Dui Hua regularly engages in dialogue with both Chinese and international government officials and experts on China's Criminal Law and Criminal Procedure Law (CPL). On November 3, 2011, Kamm testified to the US House Committee on Foreign Affairs on behalf of political prisoners following the release of proposed amendments to the CPL.
Dui Hua has actively promoted death penalty reform in China since 2005. Since 2011, Dui Hua has released what is believed to be the most accurate statistics on the number of yearly executions in China. Dui Hua believes that approximately 4,000 executions took place in China in 2011, down about 50 percent since the Supreme People's Court regained its power of final review over death sentences in 2007. Dui Hua's estimate garnered widespread media coverage and was cited as "rare data" by Agence France-Presse. Since 2009, the foundation has maintained an internal log of death sentences and executions in China. Dui Hua estimated that there had been 2,000 executions in 2016, the figure attracted widespread attention from the media.
Dui Hua regularly posts commentary, analysis, and translation about human rights and rule of law in China on its blog, Human Rights Journal.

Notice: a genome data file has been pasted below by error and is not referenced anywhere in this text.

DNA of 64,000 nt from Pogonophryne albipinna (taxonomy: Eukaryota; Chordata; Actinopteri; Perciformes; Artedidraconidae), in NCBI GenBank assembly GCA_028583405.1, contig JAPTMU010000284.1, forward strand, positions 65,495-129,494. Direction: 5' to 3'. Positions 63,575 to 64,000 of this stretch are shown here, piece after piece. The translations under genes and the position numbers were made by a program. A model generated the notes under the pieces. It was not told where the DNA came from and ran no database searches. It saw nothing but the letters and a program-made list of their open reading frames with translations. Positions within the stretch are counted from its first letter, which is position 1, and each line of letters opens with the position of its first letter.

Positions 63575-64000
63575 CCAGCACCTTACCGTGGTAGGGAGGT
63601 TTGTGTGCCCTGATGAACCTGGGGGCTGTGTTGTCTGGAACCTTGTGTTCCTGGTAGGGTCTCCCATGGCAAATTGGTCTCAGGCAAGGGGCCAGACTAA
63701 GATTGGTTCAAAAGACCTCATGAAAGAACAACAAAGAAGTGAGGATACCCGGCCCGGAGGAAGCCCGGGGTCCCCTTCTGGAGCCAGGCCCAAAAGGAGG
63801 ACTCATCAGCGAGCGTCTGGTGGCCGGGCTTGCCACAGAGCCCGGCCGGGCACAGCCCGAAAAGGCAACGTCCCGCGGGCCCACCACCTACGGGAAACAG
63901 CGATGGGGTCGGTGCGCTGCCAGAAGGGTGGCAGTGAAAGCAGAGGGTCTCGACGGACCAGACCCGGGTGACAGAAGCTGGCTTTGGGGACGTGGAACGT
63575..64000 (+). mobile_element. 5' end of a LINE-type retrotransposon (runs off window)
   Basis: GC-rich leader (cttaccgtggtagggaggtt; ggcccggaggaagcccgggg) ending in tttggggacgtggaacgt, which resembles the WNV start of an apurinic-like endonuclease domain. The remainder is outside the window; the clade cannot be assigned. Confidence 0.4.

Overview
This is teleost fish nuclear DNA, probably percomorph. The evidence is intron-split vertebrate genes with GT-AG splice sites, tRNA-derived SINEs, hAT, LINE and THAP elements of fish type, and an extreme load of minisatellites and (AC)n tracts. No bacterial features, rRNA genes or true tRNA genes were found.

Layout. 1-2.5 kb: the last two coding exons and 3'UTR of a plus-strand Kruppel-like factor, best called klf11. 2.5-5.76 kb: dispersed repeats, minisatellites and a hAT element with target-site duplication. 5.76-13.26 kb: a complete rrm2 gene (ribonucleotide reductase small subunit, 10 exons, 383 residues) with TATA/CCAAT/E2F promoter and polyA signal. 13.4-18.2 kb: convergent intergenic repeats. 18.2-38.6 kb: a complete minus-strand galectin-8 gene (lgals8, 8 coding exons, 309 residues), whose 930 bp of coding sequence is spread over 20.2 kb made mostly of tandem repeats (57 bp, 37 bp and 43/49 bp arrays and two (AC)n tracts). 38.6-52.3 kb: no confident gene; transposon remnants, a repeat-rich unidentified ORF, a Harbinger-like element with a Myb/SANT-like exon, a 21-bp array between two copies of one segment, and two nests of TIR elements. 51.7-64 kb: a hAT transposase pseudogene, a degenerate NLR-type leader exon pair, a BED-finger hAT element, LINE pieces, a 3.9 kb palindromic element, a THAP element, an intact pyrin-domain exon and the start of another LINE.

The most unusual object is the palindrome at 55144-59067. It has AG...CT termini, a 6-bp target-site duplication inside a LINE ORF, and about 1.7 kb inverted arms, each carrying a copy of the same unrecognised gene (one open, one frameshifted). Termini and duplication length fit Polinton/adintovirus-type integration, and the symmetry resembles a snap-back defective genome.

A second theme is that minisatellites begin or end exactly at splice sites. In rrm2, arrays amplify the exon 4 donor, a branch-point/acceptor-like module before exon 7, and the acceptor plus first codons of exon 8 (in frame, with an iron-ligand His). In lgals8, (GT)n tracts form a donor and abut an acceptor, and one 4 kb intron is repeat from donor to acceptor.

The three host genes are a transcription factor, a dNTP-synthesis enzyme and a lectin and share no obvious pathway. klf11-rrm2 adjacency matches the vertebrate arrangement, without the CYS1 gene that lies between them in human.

It also publishes Digest, a monthly newsletter featuring news on human rights issues relevant to the foundation’s mission and recent activities. Digest articles cover topics such as bilateral human rights dialogues with China, developments in US-China relations, human rights concerns shared by the United States and China, prisoner updates, and research findings. Dui Hua’s Digest also features the series John Kamm Remembers, where Executive Director John Kamm shares stories from his human rights activism on behalf of political prisoners prior to and since Dui Hua’s establishment in 1999.
Reference Materials is an online publication consisting of information on prisoner cases, criminal justice statistics and regulations, and commentaries uncovered by Dui Hua's researchers in open-source publications and documents issued or approved by Chinese government bodies.